Which direction should a ceiling fan go in Summer?
Most ceiling fans are designed to cool the area underneath them by spinning in a counter clockwise direction. Because of the angle and pitch of its blades, a ceiling fan circulates air and creates a cool breeze. So in Summer, most ceiling fans should rotate in a counter clockwise direction. However, there are some exceptions to this. Differences in blade design might cause the fan to create a breeze when it spins clockwise, so to know for sure, you might need to test the fan out.
So How do I tell which way my ceiling fan should go in Summer?
If your fan is like the majority of ceiling fans, a counter-clockwise spin will cool you down. It might sound obvious, but the best way to find out for sure is to switch your fan on and stand under it. If you feel the cool breeze, it’s spinning in the right direction. If you don’t feel it at all, your fan might be in Winter mode. Luckily, fixing putting it back into Summer mode is very easy. If you use a wall control with your fan, the reverse switch is probably on the side of the motor. If your fan comes with a remote control, look for the reverse button. There you go, changing your ceiling fan direction is simple!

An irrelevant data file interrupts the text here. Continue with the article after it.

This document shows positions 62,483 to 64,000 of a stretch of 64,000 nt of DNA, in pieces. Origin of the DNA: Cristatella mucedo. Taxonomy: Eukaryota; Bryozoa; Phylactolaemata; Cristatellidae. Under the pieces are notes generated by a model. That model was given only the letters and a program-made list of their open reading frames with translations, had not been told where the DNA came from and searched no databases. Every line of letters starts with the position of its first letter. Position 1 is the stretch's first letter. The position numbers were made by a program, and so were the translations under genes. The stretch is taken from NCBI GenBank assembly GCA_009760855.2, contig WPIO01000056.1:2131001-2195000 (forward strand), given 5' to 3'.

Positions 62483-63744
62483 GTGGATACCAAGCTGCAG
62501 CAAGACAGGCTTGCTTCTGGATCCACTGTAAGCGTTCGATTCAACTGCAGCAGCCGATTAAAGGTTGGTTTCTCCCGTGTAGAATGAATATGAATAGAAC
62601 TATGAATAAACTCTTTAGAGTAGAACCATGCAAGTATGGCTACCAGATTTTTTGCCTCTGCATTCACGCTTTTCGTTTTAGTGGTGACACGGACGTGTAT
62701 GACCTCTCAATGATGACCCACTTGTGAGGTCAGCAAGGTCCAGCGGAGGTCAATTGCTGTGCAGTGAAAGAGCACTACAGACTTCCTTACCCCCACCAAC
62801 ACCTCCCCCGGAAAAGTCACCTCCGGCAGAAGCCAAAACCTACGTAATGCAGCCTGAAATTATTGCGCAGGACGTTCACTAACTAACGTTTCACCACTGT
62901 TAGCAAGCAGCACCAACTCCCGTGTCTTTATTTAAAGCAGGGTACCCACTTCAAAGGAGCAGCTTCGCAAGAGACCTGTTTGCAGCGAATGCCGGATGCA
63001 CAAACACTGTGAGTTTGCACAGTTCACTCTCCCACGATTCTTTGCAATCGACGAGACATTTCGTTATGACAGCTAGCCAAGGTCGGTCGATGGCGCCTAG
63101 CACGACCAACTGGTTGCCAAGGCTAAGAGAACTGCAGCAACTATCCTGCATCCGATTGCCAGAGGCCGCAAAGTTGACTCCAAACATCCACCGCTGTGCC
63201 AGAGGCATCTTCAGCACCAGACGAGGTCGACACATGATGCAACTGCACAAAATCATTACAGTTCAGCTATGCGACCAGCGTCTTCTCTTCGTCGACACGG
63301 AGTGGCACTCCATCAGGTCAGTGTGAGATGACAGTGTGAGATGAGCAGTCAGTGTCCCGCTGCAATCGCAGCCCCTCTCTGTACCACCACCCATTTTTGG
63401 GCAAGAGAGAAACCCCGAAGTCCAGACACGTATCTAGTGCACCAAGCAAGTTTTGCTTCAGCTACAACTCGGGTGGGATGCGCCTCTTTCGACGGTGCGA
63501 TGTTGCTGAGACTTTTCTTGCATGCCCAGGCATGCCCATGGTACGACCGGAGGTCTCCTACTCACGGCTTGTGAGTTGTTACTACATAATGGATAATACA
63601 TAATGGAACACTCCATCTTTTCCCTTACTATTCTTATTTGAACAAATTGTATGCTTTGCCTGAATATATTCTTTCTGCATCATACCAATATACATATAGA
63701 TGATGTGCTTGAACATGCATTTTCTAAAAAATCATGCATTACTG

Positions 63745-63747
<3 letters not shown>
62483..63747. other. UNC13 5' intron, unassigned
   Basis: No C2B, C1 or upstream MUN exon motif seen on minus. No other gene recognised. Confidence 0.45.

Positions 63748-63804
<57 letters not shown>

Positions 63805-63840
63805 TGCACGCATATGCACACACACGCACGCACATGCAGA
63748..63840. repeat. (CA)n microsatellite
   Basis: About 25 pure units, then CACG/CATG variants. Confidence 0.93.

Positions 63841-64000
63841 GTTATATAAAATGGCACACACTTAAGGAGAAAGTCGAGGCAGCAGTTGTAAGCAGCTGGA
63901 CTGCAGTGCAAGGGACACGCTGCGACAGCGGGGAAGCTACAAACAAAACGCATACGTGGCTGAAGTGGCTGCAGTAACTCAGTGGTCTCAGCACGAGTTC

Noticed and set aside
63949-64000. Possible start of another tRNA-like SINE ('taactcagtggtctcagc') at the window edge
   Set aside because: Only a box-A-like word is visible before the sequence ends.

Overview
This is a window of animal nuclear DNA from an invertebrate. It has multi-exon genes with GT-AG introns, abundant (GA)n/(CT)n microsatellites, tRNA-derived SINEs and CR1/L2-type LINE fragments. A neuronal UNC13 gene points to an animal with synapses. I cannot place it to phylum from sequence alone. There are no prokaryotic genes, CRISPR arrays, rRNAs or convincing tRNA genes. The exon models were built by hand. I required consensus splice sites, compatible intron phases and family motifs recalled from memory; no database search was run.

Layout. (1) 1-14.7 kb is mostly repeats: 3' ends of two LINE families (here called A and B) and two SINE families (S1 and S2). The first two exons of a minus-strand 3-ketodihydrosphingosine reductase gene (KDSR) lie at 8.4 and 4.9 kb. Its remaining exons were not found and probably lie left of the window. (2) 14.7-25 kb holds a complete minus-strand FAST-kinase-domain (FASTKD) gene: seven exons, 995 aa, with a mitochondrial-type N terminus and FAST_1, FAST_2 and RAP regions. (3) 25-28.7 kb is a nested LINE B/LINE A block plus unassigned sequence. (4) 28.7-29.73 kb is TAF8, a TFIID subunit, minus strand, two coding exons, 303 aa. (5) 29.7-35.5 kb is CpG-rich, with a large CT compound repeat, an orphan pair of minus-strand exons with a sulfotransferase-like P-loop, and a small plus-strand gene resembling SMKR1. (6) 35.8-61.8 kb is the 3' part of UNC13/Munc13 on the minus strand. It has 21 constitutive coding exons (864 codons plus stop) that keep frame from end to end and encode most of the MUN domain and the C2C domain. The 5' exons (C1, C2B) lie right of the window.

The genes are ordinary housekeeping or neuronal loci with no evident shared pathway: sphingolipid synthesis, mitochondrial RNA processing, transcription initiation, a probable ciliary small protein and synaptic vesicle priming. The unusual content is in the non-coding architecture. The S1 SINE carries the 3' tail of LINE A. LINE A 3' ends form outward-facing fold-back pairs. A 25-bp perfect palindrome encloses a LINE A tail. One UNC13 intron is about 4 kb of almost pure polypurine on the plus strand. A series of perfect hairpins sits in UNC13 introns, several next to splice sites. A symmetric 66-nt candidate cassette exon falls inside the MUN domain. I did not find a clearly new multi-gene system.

Why does the ceiling fan direction make a difference?
Thanks to the angle and pitch of its blades, when a ceiling fan is put into reverse, or Winter mode, the motion sucks cool air from a room up towards the ceiling. As the air rises to the ceiling it pushes the air which is already there down into the room. Because warm air naturally rises, this is a great function in Winter. Left to its own devices, warm air will rest underneath the ceiling, but a reversible ceiling fan circulates the air efficiently.
However, when a ceiling fan is in reverse or Winter mode, you will not feel a breeze. If you don’t know about the reverse function, you might think that the fan is not working properly. So if you can’t feel the effect of your ceiling fan, check to see if it’s in reverse.